The chaotic nature of college football brings an avalanche of clichés every season. But, in this case, it applies: Texas is at a “make-or-break” point in its season.
Every season has its own defining point where a team’s fate is sealed. Think Texas’ soul-crushing loss at Texas Tech in 2008 or any time the 2005 Longhorns stepped onto the field. For this year’s Longhorns, that defining point is approaching.
After dropping their second loss of the season in Stillwater, the Longhorns have almost lost all hopes of a playoff berth. Yet, there is still more to be decided in the coming weeks. An incredibly tight Big 12 Conference race and the annual mayhem provided by the month of November leaves Texas with opportunity.
The numbers don’t favor Texas. And that’s been the case for a lot of the numbers detailing Texas’ success, despite an impressive six wins and a top twenty AP ranking. From an analytics standpoint, advanced statistics have been projecting the Longhorns slipup since the start of their steady rise.
College football’s best predictive advanced statistic, S&P+, measures team efficiency in key aspects of the game to compare and evaluate them with opponent-adjusted statistics. Created by Bill Connelly, SB Nation’s college football editor, the S&P+ statistics are often regarded as a holy grail of information for the game, effectively sorting out as much chance as possible and hitting on predictions close to the rate of Vegas. It’s also been right on all but two of Texas’ predictions so far.
Measuring the “factors of winning football” — efficiency, explosiveness, turnovers, field position and finishing drives — Texas’ season output and S&P rank thus far isn’t much to be proud of: 42nd in the nation. And, as if the ranking wasn’t concerning enough, the data puts Texas behind every other team in the conference except Kansas, Kansas State, Baylor and TCU. Not ideal for Longhorn fans.
As for the remaining regular season, projections are still bleak. Texas’ next two weeks are tough: a home showdown against West Virginia followed by a trip to Lubbock to face Texas Tech. The Longhorns’ projected win probabilities for those games currently sit at 41 percent and 40 percent, respectively.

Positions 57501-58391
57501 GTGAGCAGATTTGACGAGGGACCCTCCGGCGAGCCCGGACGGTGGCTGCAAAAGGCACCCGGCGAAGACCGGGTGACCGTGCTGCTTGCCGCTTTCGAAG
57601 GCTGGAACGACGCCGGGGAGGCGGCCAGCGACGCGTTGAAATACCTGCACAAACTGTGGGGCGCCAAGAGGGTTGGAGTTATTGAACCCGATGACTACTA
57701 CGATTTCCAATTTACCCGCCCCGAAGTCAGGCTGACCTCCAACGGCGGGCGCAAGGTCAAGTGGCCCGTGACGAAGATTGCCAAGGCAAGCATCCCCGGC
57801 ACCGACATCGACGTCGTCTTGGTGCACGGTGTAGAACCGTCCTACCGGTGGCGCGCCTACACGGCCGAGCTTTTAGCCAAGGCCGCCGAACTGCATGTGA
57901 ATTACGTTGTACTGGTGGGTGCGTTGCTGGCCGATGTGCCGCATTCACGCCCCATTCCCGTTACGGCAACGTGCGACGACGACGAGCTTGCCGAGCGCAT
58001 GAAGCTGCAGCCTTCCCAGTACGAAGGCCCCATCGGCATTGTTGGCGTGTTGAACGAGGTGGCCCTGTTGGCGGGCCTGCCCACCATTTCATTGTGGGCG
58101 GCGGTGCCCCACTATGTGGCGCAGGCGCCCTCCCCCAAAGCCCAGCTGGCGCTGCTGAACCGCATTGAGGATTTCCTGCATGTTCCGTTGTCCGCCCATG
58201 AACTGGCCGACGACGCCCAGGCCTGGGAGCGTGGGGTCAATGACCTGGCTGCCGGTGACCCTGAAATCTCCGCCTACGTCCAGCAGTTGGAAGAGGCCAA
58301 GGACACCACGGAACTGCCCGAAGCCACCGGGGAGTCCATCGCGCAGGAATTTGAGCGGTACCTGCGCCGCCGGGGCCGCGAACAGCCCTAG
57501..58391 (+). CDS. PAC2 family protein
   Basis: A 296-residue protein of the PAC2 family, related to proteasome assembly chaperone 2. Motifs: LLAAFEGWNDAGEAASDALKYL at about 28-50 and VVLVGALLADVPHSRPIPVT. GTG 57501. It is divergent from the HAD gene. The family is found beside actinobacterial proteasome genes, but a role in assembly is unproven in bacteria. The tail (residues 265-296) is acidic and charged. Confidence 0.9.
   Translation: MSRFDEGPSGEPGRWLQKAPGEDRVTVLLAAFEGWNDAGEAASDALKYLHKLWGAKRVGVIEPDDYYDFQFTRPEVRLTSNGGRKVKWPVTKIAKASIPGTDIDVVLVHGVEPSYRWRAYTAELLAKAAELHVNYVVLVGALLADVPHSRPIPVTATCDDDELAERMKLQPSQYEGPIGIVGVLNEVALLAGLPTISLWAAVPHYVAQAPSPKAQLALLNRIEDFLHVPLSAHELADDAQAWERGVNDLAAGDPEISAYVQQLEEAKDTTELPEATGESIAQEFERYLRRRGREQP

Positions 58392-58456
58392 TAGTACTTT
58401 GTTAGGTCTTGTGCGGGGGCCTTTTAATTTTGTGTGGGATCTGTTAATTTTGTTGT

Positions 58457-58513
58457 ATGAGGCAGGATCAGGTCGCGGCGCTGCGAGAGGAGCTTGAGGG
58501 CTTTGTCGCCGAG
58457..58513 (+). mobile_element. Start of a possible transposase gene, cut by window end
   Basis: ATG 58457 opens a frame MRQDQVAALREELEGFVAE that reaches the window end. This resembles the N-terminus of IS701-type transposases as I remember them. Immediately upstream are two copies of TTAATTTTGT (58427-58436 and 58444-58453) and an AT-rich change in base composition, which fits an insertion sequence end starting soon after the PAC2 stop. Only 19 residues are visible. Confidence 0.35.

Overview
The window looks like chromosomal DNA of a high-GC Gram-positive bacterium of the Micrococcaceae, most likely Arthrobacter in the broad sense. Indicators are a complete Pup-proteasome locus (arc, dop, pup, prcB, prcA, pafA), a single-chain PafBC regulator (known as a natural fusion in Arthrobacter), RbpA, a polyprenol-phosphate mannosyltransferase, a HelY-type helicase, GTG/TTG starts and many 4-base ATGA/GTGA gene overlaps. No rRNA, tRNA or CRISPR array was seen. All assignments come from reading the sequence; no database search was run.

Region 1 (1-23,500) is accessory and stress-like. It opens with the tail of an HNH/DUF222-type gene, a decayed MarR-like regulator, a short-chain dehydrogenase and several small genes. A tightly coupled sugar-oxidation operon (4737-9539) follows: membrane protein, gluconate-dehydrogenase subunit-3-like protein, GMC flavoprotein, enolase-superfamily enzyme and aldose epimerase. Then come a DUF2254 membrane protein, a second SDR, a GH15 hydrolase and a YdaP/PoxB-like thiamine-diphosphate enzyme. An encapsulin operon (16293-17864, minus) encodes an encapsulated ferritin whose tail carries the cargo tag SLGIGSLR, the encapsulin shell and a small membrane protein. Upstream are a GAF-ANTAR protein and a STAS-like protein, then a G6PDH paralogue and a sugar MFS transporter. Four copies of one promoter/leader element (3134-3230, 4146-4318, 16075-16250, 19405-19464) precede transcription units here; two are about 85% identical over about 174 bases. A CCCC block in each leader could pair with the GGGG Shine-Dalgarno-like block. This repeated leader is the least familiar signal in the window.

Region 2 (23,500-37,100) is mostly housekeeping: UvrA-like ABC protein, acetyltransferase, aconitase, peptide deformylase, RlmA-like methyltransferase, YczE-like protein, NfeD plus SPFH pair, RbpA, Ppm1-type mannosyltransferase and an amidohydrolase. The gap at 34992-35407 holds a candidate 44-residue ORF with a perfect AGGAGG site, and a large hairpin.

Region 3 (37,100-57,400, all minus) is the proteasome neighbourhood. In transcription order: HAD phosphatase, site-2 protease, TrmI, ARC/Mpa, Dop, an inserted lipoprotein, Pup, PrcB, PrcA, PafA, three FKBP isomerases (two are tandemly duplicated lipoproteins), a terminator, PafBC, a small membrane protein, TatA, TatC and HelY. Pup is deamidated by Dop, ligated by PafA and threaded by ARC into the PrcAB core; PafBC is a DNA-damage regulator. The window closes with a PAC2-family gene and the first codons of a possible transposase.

The next two weeks are very important for the Longhorns. November is where winners are made as the Big 12 Conference standings will shift and bring separation between contenders. With the possibility of finishing with a record anywhere between 10–2 and 6–6, these two weeks will likely determine if the season has been a convincing leap from the mediocrity of past seasons.
The problem hasn’t been how the Longhorns have performed against top-tier teams; it’s how they have performed against far worse teams that brings some concern, as Connelly pointed out.
Before last week’s loss at Oklahoma State, a top 50 team, the Longhorns had outscored top 50 teams by an average of 13.7 points — a statistic that would make anyone ready to claim that Texas is back. However, Texas’ success against bottom 80 teams has been far less pretty, owning an average scoring margin of just plus-3.5, per SB Nation.
Of course, the Longhorns, and not the numbers, will be the ones putting the finishing touches on their 2018 season. With Texas already logging six wins this season, fans will turn their focus to potential bowl game selections. The Longhorns will have to play three more top 50 teams out of their four remaining games, and consecutive losses could be the difference between packing for San Antonio and the Alamo Bowl or a potential New Year’s Six bowl bid.
Despite the tough odds, it’s possible Texas head coach Tom Herman’s success as an underdog could lead to the unlikely. Often described as “a game decided by inches,” there are immeasurable moments in football, occurring in just seconds, that affect outcomes. It would be reckless to ignore the data suggesting that Texas has looked far from outstanding, yet it still won’t write the whole story. It just gives us a better idea.
The numbers may bet against Texas, but with the turnaround it’s had this season, I probably wouldn’t be able to.